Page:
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A rich and rewarding album - 85%

Hubster, July 7th, 2017
Written based on this version: 2017, CD, Zeitgeister Music (Limited edition, Digipak)

I've been a huge fan of the Zeitgeister Records guys for years, and have been a fan of Valborg and Klabautamann pretty much since day one. The beauty of all their bands is that they are subtle in what they do. It makes investigating them much much more worthwhile, and bears good fruit if you enjoy details and are patient.

Klabautamann, like most of the bands on the Zeitgeister roster, have gone through style changes as the years have passed. But none of these, at least to me, have been negative. It all has an experimental feel about it, lots of musical exploration, and no stagnance. The musicians on the roster have a deep love and joy of what they do, and it shows.

Smaragd to me is a culmination of Klabautamann's entire discography so far. There are parts which remind me of Der Ort, other parts remind me of a the brilliant "Negeder Mand​/​Tuvstarr" 7" EP (BUY IT if you don't have it!!!), and other parts remind me of fellow Zeigeister band Island's works, then we also veer into Merkur and The Old Chamber territory.

All the while it remains VERY Klabautamann. I can't imagine anyone other than Tim doing vocals, it's just so perfect. Flo does a great job with his guitar and bass playing. The bass tones especially are really clear, nice and rounded, and quite warm. Smaragd has a very warm, earthy tone all up in fact, which to me is a hallmark of Klabautamann's sound. Rich, while not being overproduced.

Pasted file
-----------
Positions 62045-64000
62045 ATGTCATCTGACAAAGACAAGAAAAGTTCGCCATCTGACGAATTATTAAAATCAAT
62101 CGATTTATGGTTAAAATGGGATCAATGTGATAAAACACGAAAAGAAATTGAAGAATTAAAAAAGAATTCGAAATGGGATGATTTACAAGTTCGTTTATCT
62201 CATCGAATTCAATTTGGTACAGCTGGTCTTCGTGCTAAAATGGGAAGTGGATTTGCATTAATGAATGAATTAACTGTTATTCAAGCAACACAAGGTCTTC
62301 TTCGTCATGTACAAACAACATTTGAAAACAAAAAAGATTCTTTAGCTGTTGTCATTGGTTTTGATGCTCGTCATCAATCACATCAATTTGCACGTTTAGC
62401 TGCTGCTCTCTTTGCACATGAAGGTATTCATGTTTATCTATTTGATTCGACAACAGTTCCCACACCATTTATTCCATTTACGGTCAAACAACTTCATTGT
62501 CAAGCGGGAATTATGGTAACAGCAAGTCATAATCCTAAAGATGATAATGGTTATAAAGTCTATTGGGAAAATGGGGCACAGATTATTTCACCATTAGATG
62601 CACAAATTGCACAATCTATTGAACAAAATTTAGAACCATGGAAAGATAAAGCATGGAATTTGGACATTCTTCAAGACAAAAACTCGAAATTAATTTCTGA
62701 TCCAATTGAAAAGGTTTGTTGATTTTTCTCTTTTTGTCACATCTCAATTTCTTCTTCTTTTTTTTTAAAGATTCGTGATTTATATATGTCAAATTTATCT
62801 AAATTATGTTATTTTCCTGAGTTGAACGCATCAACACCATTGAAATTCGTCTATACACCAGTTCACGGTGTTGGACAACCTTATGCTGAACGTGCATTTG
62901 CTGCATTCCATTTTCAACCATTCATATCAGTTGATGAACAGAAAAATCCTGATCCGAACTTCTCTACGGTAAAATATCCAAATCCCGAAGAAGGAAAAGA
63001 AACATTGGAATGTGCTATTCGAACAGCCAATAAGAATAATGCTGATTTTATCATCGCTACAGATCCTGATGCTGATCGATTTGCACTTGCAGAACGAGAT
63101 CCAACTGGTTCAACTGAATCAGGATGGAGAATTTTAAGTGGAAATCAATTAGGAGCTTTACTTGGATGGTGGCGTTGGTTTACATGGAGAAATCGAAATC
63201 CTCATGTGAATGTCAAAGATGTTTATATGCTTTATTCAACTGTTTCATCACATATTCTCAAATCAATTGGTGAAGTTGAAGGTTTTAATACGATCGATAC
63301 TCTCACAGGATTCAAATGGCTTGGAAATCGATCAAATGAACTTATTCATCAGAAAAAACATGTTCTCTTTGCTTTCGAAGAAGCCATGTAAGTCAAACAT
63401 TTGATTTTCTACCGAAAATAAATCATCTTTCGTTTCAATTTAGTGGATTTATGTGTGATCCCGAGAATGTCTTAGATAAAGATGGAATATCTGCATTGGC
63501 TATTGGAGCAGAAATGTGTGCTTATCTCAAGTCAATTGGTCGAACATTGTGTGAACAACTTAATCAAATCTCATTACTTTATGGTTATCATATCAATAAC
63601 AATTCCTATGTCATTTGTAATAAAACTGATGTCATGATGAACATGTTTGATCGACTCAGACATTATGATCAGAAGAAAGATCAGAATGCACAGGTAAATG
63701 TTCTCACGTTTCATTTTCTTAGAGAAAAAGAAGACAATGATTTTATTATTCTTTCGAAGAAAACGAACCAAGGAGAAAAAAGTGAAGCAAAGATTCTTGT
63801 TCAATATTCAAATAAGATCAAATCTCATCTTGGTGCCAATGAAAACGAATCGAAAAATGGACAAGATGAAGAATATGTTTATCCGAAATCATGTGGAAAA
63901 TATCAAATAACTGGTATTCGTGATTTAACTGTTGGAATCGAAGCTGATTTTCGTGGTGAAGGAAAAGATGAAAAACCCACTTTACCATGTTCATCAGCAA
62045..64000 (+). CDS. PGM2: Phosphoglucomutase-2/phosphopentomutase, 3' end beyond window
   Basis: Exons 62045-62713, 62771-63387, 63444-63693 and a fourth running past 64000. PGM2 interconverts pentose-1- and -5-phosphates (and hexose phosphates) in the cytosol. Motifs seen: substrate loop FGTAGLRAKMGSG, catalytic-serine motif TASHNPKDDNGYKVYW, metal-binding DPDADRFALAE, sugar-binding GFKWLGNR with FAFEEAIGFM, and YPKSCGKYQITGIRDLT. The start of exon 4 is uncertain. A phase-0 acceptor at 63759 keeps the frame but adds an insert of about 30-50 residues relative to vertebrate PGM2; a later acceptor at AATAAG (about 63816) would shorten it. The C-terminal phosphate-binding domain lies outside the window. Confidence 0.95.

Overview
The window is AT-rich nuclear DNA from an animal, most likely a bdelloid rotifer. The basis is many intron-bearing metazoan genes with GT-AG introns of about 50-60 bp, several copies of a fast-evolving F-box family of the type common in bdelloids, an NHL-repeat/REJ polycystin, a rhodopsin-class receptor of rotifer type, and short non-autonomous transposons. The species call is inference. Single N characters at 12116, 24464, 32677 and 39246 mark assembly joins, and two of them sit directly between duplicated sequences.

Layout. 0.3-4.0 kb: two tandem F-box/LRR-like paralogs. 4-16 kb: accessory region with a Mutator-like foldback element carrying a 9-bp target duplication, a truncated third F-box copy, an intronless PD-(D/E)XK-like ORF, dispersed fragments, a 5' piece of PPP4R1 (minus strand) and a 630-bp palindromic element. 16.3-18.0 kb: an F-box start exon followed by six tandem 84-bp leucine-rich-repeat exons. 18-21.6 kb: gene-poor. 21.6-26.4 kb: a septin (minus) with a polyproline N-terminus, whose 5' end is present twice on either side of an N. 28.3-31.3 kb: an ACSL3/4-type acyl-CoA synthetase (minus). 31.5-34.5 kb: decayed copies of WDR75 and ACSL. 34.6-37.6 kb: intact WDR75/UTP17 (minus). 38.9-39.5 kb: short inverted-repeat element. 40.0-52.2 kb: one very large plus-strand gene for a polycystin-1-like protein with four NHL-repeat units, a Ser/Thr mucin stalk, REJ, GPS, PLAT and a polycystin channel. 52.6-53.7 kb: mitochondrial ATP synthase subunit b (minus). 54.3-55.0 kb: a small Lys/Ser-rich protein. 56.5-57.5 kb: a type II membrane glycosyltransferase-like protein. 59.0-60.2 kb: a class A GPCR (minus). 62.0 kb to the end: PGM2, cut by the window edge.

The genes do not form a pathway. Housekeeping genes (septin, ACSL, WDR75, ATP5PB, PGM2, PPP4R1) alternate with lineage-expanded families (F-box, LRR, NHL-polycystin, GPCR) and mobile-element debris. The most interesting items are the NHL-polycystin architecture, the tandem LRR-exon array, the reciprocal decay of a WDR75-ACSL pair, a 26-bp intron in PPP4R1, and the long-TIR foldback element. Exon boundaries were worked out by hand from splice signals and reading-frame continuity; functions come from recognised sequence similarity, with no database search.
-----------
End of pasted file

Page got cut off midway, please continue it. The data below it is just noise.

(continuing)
Under Feral Skies is my fave track on this record. The aggressive riffs take me back to 2007's "Negeder Mand". Under Feral Skies would be brilliant live, absolutely ferocious.

Into My Shadow contains some folky elements, although no (leading) acoustic guitars to drive it, they're lightly there in the background instead. But it's very much a more blues and jazz-influenced song. I almost wish they'd used brushes on the drums here. It would have worked.

The Murderers has a great, deep growl performance by Tim, which takes me back to Merkur's "Stygian", but then in contrast, a clean singing section which is almost a gentle murmur, gliding along with a wind section and soft guitar tones. The album is full of moments like this - contrasts, tonal changes, always dynamic, but not so much jarring. Later on, as if to add to surprise, things get much more aggressive on Enemies Blood, almost symphonic in places.

Smaragd takes time to wade into. There's a lot going on, but not to the point where it requires some kind of philosophical breakdown to interpret. It doesn't break ground, and it's not meant to. It's an album for the metal fan who likes to explore MUSIC as a whole, by musicians who also like to explore music as a whole.

While Merkur and The Old Chamber had their moments, they were in my opinion slightly lesser releases in the Klabautamann catalogue. Smaragd on the other hand brings things back up a notch, and also does it in a more mature and more fully realised fashion.

This is a great, solid release, which gets better with each listen as you pick up more and more details during the ride.